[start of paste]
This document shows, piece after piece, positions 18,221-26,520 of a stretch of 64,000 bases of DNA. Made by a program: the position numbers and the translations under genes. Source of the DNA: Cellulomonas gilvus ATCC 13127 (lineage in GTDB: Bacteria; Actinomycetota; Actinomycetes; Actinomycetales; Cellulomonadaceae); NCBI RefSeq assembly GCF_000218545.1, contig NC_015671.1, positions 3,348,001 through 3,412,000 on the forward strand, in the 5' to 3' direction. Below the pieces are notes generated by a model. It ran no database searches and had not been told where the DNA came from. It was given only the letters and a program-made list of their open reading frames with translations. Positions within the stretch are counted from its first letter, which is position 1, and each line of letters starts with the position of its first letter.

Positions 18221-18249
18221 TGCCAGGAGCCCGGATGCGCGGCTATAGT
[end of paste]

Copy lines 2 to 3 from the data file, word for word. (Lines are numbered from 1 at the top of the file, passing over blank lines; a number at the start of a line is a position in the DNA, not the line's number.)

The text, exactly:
Positions 18221-18249
18221 TGCCAGGAGCCCGGATGCGCGGCTATAGT